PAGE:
This rare drawing, accompanied by a letter of authentication from the artist’s daughter, Baroness Kizette de Lempicka, is the finished study for the vital work of art that helped launch the artist’s career and obtain world wide recognition.
In one of its issues, the very widely read weekly “Vu” published a cover picture by Kertèsz, featuring a young lady at the wheel of a sports car. The picture caption specified that the model’s sports outfit, her gloves and her leather cap, were all from Hermès. Lempicka wears exactly the same accessories in her self-portrait, which was obviously inspired by the Kertèsz photo.
The green Bugatti in the famous “Self-portrait” was, in fact, a Renault. Moreover, it was yellow, if we are to believe the recollections of her daughter. Be that as it may, Lempicka was irresistibly seductive at its wheel, so much so that she caught the eye of the woman editor of a major German fashion magazine, Die Dame. This fruitful encounter subsequently provided Lempicka with opportunities to be featured on many cocirca of the magazine, greatly contributing to the spread of her reputation.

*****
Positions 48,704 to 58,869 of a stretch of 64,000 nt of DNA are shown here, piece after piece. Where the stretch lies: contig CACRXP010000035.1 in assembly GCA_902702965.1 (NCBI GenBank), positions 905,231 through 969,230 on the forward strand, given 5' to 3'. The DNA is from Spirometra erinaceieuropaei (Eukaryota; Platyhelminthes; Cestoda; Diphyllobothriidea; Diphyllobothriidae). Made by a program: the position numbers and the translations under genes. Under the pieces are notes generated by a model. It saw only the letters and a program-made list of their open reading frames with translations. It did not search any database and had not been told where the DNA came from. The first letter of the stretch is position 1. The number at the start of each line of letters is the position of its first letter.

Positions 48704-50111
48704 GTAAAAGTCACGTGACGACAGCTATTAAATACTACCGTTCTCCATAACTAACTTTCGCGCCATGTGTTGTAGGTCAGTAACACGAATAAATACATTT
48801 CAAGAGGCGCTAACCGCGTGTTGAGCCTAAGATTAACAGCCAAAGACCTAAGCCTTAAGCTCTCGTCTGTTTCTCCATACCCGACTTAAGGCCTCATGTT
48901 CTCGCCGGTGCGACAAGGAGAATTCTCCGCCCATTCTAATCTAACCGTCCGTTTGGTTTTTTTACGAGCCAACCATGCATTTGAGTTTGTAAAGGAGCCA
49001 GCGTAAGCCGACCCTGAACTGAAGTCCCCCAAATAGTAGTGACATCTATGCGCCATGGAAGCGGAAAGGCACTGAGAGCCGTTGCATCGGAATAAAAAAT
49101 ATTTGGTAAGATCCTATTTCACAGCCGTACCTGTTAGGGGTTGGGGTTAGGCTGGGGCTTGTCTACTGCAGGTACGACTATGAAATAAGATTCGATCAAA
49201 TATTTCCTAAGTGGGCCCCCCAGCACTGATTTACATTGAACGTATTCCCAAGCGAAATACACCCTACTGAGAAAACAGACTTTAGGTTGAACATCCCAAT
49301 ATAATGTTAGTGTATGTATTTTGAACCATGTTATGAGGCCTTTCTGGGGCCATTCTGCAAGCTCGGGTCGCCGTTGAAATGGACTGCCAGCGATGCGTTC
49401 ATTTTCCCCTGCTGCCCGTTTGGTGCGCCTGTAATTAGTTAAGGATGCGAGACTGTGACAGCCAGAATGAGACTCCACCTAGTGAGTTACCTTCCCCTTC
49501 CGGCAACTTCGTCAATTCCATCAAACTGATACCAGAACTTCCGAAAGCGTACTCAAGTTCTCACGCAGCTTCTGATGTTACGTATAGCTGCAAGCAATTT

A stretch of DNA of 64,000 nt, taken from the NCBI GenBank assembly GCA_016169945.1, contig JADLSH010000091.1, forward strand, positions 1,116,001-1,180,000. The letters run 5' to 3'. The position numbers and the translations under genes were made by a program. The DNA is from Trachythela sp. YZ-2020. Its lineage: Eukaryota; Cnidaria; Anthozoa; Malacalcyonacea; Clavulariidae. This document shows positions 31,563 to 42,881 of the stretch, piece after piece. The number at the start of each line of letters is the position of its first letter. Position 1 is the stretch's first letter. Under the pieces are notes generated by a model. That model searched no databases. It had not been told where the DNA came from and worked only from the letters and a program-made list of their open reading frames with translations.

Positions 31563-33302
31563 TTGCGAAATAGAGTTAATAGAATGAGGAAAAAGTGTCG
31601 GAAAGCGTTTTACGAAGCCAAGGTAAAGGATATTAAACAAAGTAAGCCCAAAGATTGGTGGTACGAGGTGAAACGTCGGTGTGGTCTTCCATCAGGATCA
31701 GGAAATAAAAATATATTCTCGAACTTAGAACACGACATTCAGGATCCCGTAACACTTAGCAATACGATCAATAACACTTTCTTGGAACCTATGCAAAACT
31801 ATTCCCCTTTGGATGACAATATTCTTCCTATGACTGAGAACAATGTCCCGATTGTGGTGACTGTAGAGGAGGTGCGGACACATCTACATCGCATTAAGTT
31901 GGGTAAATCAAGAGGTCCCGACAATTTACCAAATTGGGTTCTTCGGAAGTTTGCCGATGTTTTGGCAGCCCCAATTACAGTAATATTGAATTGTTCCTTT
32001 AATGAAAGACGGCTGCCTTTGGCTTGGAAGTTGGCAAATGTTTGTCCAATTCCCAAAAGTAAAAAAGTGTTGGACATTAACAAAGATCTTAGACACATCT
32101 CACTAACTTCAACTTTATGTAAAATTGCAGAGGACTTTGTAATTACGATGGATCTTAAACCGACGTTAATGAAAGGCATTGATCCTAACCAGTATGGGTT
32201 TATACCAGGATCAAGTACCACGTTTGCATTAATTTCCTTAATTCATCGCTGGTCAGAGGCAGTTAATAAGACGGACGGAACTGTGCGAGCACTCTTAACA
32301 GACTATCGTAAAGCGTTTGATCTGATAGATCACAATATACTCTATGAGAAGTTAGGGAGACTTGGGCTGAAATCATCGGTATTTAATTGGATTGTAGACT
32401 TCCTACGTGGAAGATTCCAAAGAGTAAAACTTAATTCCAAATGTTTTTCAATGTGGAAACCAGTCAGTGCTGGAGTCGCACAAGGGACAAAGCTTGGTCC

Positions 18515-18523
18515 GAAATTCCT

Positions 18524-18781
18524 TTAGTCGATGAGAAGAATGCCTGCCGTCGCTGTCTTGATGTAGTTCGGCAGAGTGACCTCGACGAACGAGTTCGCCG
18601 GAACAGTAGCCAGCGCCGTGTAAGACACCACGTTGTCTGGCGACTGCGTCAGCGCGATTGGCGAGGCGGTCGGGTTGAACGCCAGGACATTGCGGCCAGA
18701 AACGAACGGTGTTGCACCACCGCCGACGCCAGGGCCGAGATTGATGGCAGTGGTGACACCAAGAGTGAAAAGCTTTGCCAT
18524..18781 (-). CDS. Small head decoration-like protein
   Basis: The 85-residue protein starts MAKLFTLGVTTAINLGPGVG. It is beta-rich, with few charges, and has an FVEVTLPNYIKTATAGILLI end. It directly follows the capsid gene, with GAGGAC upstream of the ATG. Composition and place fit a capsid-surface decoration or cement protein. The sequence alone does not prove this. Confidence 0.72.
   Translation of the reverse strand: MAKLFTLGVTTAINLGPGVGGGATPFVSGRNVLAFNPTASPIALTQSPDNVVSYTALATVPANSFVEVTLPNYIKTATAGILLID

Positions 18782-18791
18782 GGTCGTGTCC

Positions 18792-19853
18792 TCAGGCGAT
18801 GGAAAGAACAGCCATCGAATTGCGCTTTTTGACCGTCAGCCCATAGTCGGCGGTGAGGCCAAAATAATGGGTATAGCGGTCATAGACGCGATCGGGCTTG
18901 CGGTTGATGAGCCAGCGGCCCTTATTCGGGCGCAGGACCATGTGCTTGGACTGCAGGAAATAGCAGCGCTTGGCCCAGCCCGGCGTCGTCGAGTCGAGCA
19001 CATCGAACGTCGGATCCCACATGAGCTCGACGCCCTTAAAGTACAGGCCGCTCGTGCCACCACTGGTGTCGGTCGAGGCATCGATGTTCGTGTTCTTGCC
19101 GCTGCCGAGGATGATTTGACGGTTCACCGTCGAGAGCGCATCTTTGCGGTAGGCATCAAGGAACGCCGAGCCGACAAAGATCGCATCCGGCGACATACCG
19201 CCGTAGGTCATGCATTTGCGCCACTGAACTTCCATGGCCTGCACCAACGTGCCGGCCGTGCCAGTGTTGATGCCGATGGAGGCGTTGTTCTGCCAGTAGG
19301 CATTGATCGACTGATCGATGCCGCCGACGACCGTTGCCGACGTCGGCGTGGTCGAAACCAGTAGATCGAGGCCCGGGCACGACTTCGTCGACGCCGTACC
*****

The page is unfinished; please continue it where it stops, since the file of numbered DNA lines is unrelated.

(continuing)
Never had an artist been so preoccupied with her own image as Lempicka: she herself did many self-portraits, and, more especially, spent hours to sitting for photographers, where she would take on the attitude of a professional model. Her long stay in Hollywood, and all her efforts to penetrate the movie world, suggest that she longed to be in the “spotlight”. Her “screen test” – with the newsreel producers Pathé in 1932 – shows a supremely self-assured image of her coming down the staircase of her rue Méchain studio, flourishing a seemingly endless cigarette-holder.
(Excerpt from the Tamara de Lempicka website)